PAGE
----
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System interoperability key to health IT innovation, payment reform

Without system interoperability, health care groups won't achieve information exchange or meaningful use, while payment reform will remain a pipe dream, some industry leaders say.

A lack of system interoperability limits IT innovation in the health care industry and stifles the payment reform many deem necessary to cutting health care costs in the United States, industry and government leaders said during a panel discussion at the 29th Annual J.P. Morgan Healthcare Conference.

The vast majority of health care software systems are administrative, noted Google Inc. CEO Eric Schmidt. Even the large providers with clinical and electronic health record, or EHR, applications "fundamentally have closed systems that are not interoperable," he said during the discussion, which was webcast live from San Francisco.

In offering a solution, Schmidt, a member of the President's Council of Advisors on Science and Technology, pointed to the recent PCAST report calling for the use of meta tag technology to take information out of proprietary applications so it can be exchanged more easily.

Health care providers fundamentally have closed systems that are not interoperable.
Eric SchmidtCEO, Google Inc.

Such system interoperability is key to health information exchange, to the success of personal health record services such as Google Health and, fundamentally, to achieving meaningful use, Schmidt added. "The stakes here are huge."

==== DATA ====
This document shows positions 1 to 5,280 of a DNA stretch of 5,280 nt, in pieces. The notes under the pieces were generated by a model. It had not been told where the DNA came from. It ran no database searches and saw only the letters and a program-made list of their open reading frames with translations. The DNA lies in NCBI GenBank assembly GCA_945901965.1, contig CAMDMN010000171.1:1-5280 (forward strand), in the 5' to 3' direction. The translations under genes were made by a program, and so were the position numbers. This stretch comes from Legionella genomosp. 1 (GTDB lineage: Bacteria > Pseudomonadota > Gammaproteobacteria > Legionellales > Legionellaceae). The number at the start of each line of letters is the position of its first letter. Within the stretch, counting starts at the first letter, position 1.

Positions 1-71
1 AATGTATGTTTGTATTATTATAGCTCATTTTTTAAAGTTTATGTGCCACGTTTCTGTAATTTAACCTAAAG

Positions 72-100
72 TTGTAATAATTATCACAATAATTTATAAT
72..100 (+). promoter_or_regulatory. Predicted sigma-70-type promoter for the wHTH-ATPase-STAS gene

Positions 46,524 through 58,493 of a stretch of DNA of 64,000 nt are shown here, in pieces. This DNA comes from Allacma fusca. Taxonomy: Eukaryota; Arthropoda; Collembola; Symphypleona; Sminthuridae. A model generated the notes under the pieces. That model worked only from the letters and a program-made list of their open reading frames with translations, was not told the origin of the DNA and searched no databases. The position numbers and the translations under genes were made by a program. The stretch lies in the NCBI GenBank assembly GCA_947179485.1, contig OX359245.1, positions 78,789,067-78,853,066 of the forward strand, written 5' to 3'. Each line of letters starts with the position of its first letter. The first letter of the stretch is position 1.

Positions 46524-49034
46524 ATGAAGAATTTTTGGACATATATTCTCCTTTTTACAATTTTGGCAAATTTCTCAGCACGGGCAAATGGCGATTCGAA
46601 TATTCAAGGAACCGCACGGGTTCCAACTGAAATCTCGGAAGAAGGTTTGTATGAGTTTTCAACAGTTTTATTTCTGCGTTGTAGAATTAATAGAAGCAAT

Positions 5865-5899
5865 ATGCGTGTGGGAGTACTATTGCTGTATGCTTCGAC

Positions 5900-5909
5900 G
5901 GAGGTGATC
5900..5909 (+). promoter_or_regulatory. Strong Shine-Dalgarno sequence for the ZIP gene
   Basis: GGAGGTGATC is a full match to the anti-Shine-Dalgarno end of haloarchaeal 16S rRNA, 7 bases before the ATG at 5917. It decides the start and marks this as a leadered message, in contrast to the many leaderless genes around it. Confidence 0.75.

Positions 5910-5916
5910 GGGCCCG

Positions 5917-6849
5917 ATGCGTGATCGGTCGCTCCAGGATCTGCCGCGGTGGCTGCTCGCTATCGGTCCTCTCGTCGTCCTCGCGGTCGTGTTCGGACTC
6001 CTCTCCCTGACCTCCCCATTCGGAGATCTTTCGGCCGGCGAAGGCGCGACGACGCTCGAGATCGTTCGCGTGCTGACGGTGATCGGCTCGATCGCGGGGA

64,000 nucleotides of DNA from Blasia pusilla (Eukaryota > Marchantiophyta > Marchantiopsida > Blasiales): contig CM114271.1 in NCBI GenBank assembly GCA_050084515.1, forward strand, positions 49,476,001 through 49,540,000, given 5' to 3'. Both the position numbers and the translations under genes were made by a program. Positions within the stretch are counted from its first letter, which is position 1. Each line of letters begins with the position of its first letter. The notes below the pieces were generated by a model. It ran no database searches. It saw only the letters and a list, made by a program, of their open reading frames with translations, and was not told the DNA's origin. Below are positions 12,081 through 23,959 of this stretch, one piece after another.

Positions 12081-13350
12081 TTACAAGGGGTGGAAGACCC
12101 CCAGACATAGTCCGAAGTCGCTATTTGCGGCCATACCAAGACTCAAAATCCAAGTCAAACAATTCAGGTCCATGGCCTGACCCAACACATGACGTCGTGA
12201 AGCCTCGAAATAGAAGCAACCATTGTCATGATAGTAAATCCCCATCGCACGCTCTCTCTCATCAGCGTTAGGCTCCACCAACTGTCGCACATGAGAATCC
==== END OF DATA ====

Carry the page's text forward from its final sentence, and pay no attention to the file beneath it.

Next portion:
For Todd Park, CTO of the Department of Health & Human Services, meaningful use is just the appetizer. The main dish, in his view, is payment reform. That also cannot happen without system interoperability being established first, because bringing hospitals, specialists and other providers together into an accountable care organization (ACO) cannot happen without what he called "information liberation."

Under the ACO model spelled out in the health care reform law, organizations would join forces voluntarily in a sort of primary care group, Park noted.

Ideally, an ACO could be compensated at a bundled case rate. For example, a single Medicare payment would go to the entire team helping a patient recover from a knee surgery, rather than an individual Medicare payment going to each team member.

This payment reform would address the largest flaw in the current health care system, in which "we actively disincentivize care coordination, since people are not paid for it," Park said. Moreover, improved health information system interoperability would promote care coordination, he added.

System interoperability cannot be achieved by maintaining the status quo, however. Aneesh Chopra, current CIO of the U.S. government, told the audience of investors about an experience in his former role as Virginia's secretary of technology.

In that state, cardiologists wanted to combine their patient data with information from local hospitals as a way of monitoring patient care. Large, incumbent software vendors told the cardiologists that such system interoperability was still several years in the making, while smaller, more nimble vendors showed a willingness to listen and address "where the puck is headed," Chopra said.

Software developers and their backers of all sizes need to visit health care organizations, "take a whiteboard, listen to their needs -- and listen agilely," Chopra said. Given the approaching deadlines for demonstrating meaningful use as well as improved care quality, he added. "The pace suggests that there's an opportunity."

Let us know what you think about the story; email Brian Eastwood, Site Editor.

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